The problem with this film is that it doesn't have enough time at its disposal to give the story the attention it deserves. There are a *lot* of characters in this film, and in choosing to concentrate on Téa Leoni's reporter and the crew of the shuttle sent to nullify the threat the film's authors ensure that every other character comes across as somewhat underwritten. What is worse is that we get very little insight into the way humanity at large is coping with the impending catastrophe, an intriguing concept which the authors discard in favour of more theatrics from Elijah Wood and Leelee Sobieski (a subplot which was probably shoehorned in to attract the teenage crowd, but which inevitably arouses zero interest due to the total lack of chemistry between the two actors). Not only that, but Jon Favreau makes one of the most unexpectedly sudden exits since Steven Seagal in Executive Decision, which is a damn shame since he deserves his screen time more than most of the other actors in this flick.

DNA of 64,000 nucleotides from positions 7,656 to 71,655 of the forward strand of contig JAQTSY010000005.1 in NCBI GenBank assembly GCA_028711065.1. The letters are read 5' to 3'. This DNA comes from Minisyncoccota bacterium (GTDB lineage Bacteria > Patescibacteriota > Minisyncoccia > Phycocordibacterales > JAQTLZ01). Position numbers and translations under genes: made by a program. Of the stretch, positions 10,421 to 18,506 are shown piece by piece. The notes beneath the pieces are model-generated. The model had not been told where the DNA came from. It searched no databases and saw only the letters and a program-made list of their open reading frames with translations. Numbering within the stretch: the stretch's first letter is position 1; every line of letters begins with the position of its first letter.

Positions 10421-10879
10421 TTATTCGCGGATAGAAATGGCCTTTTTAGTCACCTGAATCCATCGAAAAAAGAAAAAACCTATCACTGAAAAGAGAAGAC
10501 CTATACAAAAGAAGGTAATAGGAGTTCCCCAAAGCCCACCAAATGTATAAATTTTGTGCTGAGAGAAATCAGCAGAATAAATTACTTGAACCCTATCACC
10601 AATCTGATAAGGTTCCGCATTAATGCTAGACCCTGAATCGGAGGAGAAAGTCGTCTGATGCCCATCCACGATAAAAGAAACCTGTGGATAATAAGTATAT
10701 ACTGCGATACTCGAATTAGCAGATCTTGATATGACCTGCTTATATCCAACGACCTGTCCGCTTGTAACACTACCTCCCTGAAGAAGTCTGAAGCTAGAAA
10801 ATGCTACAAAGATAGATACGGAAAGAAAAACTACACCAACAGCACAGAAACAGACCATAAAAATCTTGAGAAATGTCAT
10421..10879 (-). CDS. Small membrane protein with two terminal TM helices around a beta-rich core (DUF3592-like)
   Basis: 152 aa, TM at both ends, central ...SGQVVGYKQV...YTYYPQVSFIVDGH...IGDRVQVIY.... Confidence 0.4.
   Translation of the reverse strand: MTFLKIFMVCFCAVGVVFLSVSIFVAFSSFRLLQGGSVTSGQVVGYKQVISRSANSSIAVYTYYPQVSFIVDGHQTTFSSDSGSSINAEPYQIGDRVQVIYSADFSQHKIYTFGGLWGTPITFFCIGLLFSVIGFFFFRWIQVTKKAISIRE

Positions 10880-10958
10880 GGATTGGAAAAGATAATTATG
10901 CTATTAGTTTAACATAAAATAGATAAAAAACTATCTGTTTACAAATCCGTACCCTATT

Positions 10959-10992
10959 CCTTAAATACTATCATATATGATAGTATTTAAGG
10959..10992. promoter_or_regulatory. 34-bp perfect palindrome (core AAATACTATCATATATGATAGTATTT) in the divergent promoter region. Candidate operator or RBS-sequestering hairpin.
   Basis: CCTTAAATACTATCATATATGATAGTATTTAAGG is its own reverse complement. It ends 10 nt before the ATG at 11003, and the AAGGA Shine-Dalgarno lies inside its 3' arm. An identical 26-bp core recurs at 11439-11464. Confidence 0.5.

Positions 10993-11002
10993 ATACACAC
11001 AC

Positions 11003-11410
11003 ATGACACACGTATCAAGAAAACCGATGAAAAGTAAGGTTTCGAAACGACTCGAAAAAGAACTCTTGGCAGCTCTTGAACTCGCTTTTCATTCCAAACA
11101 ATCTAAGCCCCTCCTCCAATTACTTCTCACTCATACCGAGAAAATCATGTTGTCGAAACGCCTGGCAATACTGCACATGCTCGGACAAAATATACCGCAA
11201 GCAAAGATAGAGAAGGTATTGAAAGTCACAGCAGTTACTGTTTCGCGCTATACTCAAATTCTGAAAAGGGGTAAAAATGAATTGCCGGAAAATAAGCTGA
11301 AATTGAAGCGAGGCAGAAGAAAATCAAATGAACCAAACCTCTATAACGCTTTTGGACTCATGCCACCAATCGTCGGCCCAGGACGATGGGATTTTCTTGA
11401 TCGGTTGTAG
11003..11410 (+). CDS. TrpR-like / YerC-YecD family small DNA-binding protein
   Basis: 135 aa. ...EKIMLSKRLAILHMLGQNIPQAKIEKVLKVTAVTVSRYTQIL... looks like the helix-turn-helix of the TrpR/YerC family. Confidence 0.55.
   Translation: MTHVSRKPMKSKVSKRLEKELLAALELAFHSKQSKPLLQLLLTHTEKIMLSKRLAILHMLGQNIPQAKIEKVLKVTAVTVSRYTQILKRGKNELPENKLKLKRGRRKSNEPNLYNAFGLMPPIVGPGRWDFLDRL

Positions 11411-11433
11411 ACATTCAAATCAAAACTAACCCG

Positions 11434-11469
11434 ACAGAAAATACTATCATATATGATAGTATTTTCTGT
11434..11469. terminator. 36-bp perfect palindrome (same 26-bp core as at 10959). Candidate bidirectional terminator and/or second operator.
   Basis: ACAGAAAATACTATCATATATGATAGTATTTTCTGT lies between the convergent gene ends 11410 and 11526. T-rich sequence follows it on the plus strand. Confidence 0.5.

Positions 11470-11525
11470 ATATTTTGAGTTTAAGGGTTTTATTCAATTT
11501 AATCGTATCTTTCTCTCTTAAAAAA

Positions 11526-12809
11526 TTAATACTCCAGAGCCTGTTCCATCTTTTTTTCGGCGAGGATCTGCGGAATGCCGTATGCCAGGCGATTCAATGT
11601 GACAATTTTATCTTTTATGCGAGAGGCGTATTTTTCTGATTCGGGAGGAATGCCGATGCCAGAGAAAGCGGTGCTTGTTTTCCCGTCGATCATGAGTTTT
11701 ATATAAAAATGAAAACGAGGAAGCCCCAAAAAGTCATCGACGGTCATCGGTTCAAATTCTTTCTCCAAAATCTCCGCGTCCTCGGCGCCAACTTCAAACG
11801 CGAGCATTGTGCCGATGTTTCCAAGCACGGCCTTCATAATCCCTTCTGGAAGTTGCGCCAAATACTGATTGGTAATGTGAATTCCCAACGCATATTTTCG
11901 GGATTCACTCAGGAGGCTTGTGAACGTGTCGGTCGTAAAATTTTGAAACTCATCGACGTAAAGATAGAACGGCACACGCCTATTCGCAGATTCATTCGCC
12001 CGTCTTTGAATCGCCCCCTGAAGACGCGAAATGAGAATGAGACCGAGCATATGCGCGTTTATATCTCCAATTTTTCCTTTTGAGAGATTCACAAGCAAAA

As a result, the fractured narrative and compressed feel of this film scuttle any chance Deep Impact had of rising above the average. That being said, however, I cannot deny that there is still much to like. Let us not forget that within this film's 120 minutes you will witness
- a touching, bittersweet scene where Robert Duvall reads a book to a fellow astronaut;
- a subdued performance from Morgan Freeman as the US president, which is still better than most actors' best; and
- a state of the nation address at the end of the line which, with its understated delivery, is a darn sight more terrifying than the high point of your average horror movie.
And finally, there's a scene at the end involving Téa Leone and Maximilian Schell on a beach which will tear the heart out of anyone who has ever meditated upon the transience of human existence, and single-handedly defies Hollywood convention to boot. It's worth seeing the film just for this moment alone, but only if you don't mind being punched in the gut for your trouble.
So what we have here is a fairly run-of-the-mill film which occasionally manages to sing far above its range. I wouldn't go so far as to say it's a flawed masterpiece, but it's worth sitting through just to catch those moments when it connects with the basic humanity within us all.
And if you must ask for whom the bell tolls, you'll find the answer here.This film has its moments, and is worth seeing on their strength alone. Just don't expect miracles.
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originally posted: 11/25/99 08:21:10